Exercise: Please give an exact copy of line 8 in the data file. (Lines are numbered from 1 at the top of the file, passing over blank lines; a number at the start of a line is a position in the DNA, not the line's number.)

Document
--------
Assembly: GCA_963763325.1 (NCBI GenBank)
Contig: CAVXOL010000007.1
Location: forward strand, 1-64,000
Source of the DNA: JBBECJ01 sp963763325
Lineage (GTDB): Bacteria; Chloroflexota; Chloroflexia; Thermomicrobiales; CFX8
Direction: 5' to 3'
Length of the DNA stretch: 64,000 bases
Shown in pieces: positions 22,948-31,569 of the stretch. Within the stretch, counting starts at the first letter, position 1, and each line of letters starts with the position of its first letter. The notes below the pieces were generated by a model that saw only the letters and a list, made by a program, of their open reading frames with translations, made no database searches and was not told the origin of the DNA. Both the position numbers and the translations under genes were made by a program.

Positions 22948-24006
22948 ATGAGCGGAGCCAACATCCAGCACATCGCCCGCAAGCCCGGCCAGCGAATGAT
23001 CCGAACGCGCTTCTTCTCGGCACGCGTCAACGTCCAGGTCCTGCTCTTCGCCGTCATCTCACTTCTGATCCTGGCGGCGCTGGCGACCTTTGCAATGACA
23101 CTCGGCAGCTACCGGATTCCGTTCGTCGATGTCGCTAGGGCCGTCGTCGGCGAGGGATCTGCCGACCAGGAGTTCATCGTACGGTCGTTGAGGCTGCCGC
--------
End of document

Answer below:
Shown in pieces: positions 22,948-31,569 of the stretch. Within the stretch, counting starts at the first letter, position 1, and each line of letters starts with the position of its first letter. The notes below the pieces were generated by a model that saw only the letters and a list, made by a program, of their open reading frames with translations, made no database searches and was not told the origin of the DNA. Both the position numbers and the translations under genes were made by a program.